If you have obtained the TCM XB module (like I did), you will need to use a serial-level converter chip so that your computer or Arduino can both talk and listen to the logic levels of the sensor. I used the Max232 chip, available from SparkFun, DigiKey, or your other favorite electronics distributor (AKA Eric Rosenthal).
The Max232 chip can convert between RS232 Serial and TTY logic levels in both direction. You will want to wire your module up as follows:
|Number of Data Bits||8|
Notice that several additional capacitors are needed - these capacitors allow the MAX232 chip to act as a voltage doubler, outputting more than 5v even though the chip's power source is only 5v.
Module Tx ---> RS232-to-TTY converter ---> TTY output connects to FTDI Rx FTDI Tx ---> TTY-to-RS232 converter ---> RS232 output connects to TCM XB Rx
TCM Binary Protocol
On top of either an RS232 or TTY Serial protocol, the FieldForce TCM sensors also use an additional "PNI Binary Protocol". You can use the PNI Binary Protocol to send various commands to the sensor, including requesting sensor data, starting a calibration session, or setting various configurations. When communicating with your sensor via a terminal application, the settings should be as follows:
|Number of Data Bits||8|
An example packet for performing a 2D calibration using the kStartCal command:
|ByteCount||Frame ID||CalOption||CalOption (2D Calibration)||Checksum|
|00 09||0A||00 00||00 14||5C F9|
An example packet for the kGetModInfo command (which has no payload):
|00 05||01||EF D4|
|1||kGetModInfo||Queries the module's type and revision number|
|2||kModInfoResp||Response to kGetModInfo|
|3||kSetDataComponents||Sets the data components to be output|
|4||kGetData||Queries the module for data|
|5||kDataResp||Response to kGetData|
|7||kSetConfig||Sets internal configurations in the module|
|8||kGetConfig||Queries the module for the current internal configuration value|
|9||kConfigResp||Response to kGetConfig|
|10||kSave||Commands the module to start user calibration|
|11||kStartCal||Commands the module to start user calibration|
|12||kStopCal||Commands the module to stop user calibration|
|13||kSetParam||Sets the FIR filter settings for the magnetometer & accelerometer sensors|
|14||kGetParam||Queries for the FIR filter settings for the magnetometer & accelerometer sensors|
|15||kParamResp||Contains the FIR filter settings for the magnetometer & accelerometer sensors|
|16||kPowerDown||User to completely power-down the module|
|17||kSaveDone||Response to kSave|
|18||kUserCalSampCount||Sent from the module after taking a calibration sample point|
|19||kSetConfigDone||Response to kSetConfig|
|20||kSetParamDone||Response to kSetParam|
|21||kStartIntervalMode||Commands the module to output data at a fixed interval|
|22||kStopIntervalMode||Commands the module to stop data output at a fixed interval|
|23||kPowerUp||Sent after wake up from power down mode|
|24||kSetAcqParams||Sets the sensor acquisition paramters|
|25||kGetAcqParams||Queries for the sensor acquisition parameters|
|26||kAcqParamsDone||Response to kSetAcqParams|
|27||kAcqParamsResp||Response to kGetAcqParams|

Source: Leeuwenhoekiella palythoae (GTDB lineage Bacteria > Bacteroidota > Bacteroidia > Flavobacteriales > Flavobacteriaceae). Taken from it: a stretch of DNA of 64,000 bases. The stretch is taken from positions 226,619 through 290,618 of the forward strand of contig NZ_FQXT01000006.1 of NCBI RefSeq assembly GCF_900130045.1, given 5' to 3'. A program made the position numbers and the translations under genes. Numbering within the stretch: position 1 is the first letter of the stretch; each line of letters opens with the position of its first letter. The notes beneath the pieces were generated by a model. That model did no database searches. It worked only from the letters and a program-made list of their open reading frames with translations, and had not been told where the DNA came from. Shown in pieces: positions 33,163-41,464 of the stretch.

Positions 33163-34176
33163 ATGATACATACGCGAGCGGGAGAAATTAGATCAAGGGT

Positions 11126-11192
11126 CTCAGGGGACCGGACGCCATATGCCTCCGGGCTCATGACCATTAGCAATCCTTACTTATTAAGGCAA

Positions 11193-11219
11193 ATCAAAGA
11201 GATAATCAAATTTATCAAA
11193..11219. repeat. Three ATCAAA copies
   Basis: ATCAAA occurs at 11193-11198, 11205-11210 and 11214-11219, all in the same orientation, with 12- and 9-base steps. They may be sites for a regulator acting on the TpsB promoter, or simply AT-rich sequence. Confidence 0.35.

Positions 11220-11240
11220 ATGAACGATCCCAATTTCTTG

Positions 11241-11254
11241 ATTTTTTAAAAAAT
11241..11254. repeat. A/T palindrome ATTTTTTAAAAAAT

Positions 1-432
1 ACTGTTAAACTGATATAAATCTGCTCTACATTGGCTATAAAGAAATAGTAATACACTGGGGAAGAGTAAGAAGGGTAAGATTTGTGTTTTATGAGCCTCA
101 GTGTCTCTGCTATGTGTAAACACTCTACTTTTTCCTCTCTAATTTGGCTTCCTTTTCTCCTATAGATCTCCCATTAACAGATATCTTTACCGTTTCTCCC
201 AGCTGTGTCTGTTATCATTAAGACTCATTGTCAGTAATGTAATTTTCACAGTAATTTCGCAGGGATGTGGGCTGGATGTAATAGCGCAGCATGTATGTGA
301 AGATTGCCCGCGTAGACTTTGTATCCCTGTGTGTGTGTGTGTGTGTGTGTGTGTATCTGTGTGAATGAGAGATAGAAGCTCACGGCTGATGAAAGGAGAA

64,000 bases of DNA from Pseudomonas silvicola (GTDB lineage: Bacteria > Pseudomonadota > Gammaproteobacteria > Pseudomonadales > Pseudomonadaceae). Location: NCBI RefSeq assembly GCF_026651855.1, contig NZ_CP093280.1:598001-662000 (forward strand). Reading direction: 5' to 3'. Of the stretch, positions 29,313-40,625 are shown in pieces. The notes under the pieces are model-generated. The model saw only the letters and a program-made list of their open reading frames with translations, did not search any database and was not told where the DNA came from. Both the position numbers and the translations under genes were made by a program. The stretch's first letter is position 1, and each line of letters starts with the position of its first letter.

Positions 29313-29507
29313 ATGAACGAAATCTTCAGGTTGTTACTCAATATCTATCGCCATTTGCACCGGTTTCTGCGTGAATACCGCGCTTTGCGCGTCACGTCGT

|28||kPowerDownDone||Response to kPowerDown|
|29||kFactoryUserCal||Clears user magnetometer calibration coefficients|
|30||kFactoryUserCallDone||Response to kFactoryUserCall|
|31||kTakeUserCalSample||Commands the module to take a sample during user calibration|
|36||kFactoryInclCal||Clears user accelerometer calibration coefficients|
|37||kFactoryInclCallDone||Respond to kFactoryInclCall|
|46||kSetModeResp||Response to kSetMode|
|49||kSyncRead||Queries the module for data in Sync Mode|
TCM Studio: A GUI for your Chip
From the PNI website, you can download "TCM Studio" free of charge. TCM Studio is a GUI for testing and using your sensor. It creates messages using the PNI binary protocol so you don't have to! Once you install the GUI, you can ensure that your sensor is working properly. Select the serial port your sensor is connected to, then select 38400 for the baud rate. If all is well, your sensor should connect automatically after you configure these settings. If not, something's not right. If you are using the MB module and connecting via FTDI, ensure your Rx/Tx connections are correct. If you are using the XB module and connecting via FTDI through a MAX232 chip, double check the circuit's connections.
When the sensor connects properly, a digital LED on the GUI will turn green. At this point, you can try out the GUI's features, including the handy "test" mode. The test mode lets you manipulate a digital helicopter's heading by moving your sensor in space. It's an intuitive way to see the sensor's outputted roll, pitch, and yaw data.
With the GUI, you can also calibrate your sensor, log data and graph data in real time, and configure your sensor's settings (including telling the on-board processor how your sensor is mounted). See the sensor handbook for more detailed information.
The PNI website lists several application areas for the FieldForce TCM sensor, including:
UAVs and Drones
Surveillance and security drones
Autonomous search and rescue
Tilt sensing for rollover avoidance (stabilization)
Explosive Ordnance Disposal (EOD)
Offshore rig service
Mine detection and disarmament
Far Target Location and Designation
Laser Range Finding
Night Vision Systems
Scientific and Ocean Systems
Oil Drilling and Downhole applications
Speed Detection Systems
Remote Vehicle Detection
Intelligent Traffic Control Systems
For hobbyist and artistic purposes, we can think of other applications, such as gesture recognition, head tracking, etc.
I will be working on an Arduino library to use most of the PNI Binary Protocol commands. Check back soon!
Keywords for this sensor include: inertial navigation, heading, compass, magnetometer, accelerometer, AHRS, IMU